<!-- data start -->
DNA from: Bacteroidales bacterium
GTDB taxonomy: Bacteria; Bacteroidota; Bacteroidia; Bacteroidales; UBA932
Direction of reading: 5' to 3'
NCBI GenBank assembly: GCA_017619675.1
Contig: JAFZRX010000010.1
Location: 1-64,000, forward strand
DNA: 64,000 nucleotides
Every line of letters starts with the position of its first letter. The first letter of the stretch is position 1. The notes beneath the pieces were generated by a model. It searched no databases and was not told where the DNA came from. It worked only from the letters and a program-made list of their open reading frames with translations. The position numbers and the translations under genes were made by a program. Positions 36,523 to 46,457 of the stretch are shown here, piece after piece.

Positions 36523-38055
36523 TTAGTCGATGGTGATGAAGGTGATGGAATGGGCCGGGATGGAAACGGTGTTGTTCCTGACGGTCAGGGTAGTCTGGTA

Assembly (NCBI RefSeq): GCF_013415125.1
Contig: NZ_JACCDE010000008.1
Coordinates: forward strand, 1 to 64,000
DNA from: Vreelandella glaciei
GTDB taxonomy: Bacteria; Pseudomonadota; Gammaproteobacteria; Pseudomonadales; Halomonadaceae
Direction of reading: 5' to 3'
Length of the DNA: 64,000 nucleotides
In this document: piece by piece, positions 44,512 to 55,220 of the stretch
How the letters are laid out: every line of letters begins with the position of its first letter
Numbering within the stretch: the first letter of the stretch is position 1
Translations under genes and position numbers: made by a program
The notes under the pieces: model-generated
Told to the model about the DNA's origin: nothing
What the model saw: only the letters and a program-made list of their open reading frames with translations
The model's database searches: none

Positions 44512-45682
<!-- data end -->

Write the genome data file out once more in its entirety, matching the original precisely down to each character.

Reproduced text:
DNA from: Bacteroidales bacterium
GTDB taxonomy: Bacteria; Bacteroidota; Bacteroidia; Bacteroidales; UBA932
Direction of reading: 5' to 3'
NCBI GenBank assembly: GCA_017619675.1
Contig: JAFZRX010000010.1
Location: 1-64,000, forward strand
DNA: 64,000 nucleotides
Every line of letters starts with the position of its first letter. The first letter of the stretch is position 1. The notes beneath the pieces were generated by a model. It searched no databases and was not told where the DNA came from. It worked only from the letters and a program-made list of their open reading frames with translations. The position numbers and the translations under genes were made by a program. Positions 36,523 to 46,457 of the stretch are shown here, piece after piece.

Positions 36523-38055
36523 TTAGTCGATGGTGATGAAGGTGATGGAATGGGCCGGGATGGAAACGGTGTTGTTCCTGACGGTCAGGGTAGTCTGGTA

Assembly (NCBI RefSeq): GCF_013415125.1
Contig: NZ_JACCDE010000008.1
Coordinates: forward strand, 1 to 64,000
DNA from: Vreelandella glaciei
GTDB taxonomy: Bacteria; Pseudomonadota; Gammaproteobacteria; Pseudomonadales; Halomonadaceae
Direction of reading: 5' to 3'
Length of the DNA: 64,000 nucleotides
In this document: piece by piece, positions 44,512 to 55,220 of the stretch
How the letters are laid out: every line of letters begins with the position of its first letter
Numbering within the stretch: the first letter of the stretch is position 1
Translations under genes and position numbers: made by a program
The notes under the pieces: model-generated
Told to the model about the DNA's origin: nothing
What the model saw: only the letters and a program-made list of their open reading frames with translations
The model's database searches: none

Positions 44512-45682